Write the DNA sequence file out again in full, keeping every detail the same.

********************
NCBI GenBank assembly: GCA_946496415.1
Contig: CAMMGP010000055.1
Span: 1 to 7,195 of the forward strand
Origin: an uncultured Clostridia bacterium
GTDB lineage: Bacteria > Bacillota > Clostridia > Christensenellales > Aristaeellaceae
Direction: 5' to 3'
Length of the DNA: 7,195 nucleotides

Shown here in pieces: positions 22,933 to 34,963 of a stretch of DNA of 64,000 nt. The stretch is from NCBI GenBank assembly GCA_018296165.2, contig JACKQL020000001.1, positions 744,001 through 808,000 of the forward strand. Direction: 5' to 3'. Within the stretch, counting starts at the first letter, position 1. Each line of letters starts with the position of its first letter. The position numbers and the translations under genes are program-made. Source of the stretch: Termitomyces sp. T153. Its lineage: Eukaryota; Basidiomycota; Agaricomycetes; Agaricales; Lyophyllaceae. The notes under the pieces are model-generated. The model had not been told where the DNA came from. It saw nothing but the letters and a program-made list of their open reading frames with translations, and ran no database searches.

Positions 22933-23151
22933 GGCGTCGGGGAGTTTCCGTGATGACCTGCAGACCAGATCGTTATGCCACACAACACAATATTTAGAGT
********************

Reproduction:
NCBI GenBank assembly: GCA_946496415.1
Contig: CAMMGP010000055.1
Span: 1 to 7,195 of the forward strand
Origin: an uncultured Clostridia bacterium
GTDB lineage: Bacteria > Bacillota > Clostridia > Christensenellales > Aristaeellaceae
Direction: 5' to 3'
Length of the DNA: 7,195 nucleotides

Shown here in pieces: positions 22,933 to 34,963 of a stretch of DNA of 64,000 nt. The stretch is from NCBI GenBank assembly GCA_018296165.2, contig JACKQL020000001.1, positions 744,001 through 808,000 of the forward strand. Direction: 5' to 3'. Within the stretch, counting starts at the first letter, position 1. Each line of letters starts with the position of its first letter. The position numbers and the translations under genes are program-made. Source of the stretch: Termitomyces sp. T153. Its lineage: Eukaryota; Basidiomycota; Agaricomycetes; Agaricales; Lyophyllaceae. The notes under the pieces are model-generated. The model had not been told where the DNA came from. It saw nothing but the letters and a program-made list of their open reading frames with translations, and ran no database searches.

Positions 22933-23151
22933 GGCGTCGGGGAGTTTCCGTGATGACCTGCAGACCAGATCGTTATGCCACACAACACAATATTTAGAGT